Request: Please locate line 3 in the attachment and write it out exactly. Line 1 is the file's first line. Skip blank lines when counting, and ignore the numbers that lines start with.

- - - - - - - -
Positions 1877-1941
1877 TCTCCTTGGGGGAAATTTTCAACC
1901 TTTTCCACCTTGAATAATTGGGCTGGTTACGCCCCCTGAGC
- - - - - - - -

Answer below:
1901 TTTTCCACCTTGAATAATTGGGCTGGTTACGCCCCCTGAGC